It’s already been a busy start to the New Year. But an event I took part in last week – a panel debate at Oxford University on whether the global economy can be saved from itself – caused me to pause and take stock for a moment.
The Chair of the event, the wonderful Professor Ngaire Woods, asked me to describe what I see as being the top challenges for 2023.
I chose rising poverty and rampant inequality. Two sides of the same coin, so to speak.
As the global elite gather in Davos, Survival of the Richest, new Oxfam research released today, shows that it’s the first time in a quarter of a century that extreme poverty and extreme wealth have been increasing simultaneously. The rich are getting much richer and the poor poorer. Since 2020, almost two thirds of all new wealth has gone to the richest 1 per cent, while global progress in reducing extreme poverty has ground to a halt. We’re now expecting to see the largest increase in global inequality since World War II.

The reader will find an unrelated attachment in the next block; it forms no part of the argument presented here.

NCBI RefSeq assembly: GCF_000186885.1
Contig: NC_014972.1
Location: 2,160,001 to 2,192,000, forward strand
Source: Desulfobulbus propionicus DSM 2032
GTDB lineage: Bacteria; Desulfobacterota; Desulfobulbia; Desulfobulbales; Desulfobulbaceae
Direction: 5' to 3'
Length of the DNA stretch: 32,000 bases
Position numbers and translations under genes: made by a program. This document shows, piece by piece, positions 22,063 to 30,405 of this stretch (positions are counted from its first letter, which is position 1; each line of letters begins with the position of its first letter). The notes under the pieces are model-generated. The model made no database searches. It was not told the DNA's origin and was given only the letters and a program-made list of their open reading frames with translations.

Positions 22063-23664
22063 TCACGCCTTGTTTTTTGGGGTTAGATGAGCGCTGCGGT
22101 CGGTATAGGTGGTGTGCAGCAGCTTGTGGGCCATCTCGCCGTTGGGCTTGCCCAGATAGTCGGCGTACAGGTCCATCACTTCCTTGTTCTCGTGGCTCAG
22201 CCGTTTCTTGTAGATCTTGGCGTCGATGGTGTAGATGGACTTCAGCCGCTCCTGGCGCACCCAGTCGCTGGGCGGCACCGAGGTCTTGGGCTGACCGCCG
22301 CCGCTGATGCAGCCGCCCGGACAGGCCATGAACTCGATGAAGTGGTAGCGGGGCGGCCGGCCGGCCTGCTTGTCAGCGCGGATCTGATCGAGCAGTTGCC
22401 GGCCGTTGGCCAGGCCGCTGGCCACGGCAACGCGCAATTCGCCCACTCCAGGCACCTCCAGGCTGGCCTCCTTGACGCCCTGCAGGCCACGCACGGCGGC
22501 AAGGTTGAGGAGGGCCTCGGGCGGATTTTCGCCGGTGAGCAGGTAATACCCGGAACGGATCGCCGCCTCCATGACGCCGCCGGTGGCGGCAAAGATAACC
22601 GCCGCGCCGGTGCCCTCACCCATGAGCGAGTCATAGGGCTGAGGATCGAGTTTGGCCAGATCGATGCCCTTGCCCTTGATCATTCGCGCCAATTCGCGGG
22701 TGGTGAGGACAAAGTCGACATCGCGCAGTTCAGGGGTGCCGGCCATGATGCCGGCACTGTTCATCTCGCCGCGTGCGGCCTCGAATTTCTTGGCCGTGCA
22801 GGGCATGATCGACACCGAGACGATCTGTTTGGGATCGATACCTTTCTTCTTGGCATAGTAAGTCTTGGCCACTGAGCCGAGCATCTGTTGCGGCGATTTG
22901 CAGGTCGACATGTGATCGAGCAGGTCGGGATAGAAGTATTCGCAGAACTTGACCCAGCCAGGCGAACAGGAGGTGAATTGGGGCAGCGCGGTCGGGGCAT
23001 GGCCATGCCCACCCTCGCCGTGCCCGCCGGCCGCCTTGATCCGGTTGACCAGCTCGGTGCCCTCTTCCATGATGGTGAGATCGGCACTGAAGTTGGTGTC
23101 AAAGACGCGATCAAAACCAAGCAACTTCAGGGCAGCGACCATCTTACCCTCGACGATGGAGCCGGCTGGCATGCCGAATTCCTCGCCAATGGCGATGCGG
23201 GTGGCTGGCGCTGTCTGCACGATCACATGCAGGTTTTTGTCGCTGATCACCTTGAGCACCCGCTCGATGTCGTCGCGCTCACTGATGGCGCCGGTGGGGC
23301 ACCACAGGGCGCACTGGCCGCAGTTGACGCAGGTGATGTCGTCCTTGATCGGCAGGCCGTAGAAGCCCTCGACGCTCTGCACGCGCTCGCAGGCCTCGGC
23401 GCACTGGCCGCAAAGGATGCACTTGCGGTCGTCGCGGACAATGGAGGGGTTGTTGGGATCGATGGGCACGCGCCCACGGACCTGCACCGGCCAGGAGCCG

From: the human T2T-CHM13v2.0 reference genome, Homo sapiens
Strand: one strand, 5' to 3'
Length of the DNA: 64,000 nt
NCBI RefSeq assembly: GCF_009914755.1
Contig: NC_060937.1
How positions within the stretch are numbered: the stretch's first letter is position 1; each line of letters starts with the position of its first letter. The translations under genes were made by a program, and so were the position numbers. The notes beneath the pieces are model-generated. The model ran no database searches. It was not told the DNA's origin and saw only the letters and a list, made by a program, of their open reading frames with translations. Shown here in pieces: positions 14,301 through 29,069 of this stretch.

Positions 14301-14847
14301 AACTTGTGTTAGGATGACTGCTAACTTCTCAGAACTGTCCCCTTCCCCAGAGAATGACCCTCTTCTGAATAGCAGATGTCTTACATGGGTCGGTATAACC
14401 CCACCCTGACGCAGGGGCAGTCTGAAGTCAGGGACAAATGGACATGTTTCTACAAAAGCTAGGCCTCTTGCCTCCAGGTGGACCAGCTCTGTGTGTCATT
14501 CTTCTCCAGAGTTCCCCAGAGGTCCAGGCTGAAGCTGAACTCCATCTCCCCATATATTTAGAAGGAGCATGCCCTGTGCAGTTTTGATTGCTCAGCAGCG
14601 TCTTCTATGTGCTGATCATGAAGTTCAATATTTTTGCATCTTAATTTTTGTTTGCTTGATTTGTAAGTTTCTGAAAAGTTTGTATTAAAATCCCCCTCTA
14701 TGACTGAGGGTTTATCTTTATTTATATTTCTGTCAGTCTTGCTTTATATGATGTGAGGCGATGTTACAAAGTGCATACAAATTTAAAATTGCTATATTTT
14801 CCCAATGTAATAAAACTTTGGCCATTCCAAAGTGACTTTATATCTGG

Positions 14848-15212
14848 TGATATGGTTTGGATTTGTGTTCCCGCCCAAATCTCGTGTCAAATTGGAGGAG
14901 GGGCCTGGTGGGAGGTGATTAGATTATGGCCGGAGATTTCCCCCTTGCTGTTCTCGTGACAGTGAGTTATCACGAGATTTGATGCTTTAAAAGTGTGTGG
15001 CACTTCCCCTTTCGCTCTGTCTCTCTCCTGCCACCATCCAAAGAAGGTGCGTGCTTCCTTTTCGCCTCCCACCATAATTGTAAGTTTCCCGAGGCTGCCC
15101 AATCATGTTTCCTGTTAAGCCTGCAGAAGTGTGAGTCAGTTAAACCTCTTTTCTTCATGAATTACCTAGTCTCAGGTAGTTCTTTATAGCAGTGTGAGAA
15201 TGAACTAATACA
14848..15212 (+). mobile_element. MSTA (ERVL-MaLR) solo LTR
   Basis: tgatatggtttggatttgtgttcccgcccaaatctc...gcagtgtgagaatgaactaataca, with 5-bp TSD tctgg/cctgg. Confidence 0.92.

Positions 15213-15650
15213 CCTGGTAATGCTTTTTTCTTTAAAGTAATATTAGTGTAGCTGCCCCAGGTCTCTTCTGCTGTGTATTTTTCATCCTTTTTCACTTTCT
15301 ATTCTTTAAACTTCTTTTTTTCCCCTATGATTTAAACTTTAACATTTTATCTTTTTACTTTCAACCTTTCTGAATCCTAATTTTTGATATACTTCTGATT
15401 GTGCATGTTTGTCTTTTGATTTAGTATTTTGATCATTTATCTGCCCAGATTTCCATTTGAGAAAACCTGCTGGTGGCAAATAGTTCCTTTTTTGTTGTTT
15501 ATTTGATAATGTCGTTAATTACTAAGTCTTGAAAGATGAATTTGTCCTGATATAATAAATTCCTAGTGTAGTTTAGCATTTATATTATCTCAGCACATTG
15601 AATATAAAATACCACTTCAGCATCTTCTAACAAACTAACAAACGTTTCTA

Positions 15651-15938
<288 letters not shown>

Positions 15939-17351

My comment piece in today’s Express sets out some important ways we can tackle this head on. But Ngaire also asked me what reason I saw to be hopeful for the year ahead. And my answer was this…
Everywhere we turn, we see rule books being ripped up, from fiscal responses to COVID-19 and energy price shocks, to the way data and money moves around the world. And this augurs well. An increasing number of radically different – radically better – models and solutions for tackling the global challenges we face are in the pipeline and the momentum to see them come to fruition is nearing its tipping point.
As I set out in a recent article for the Financial Times, these are models that dispense with the growth at all costs mantra, instead placing the highest value on the things that truly matter, including people – all people – and planet.
I’m excited that Oxfam will be right there, playing our part alongside many others to turn these ideas into new realities. As we go, I intend to blog more regularly, so do follow me on Twitter for new-blog updates and share with others.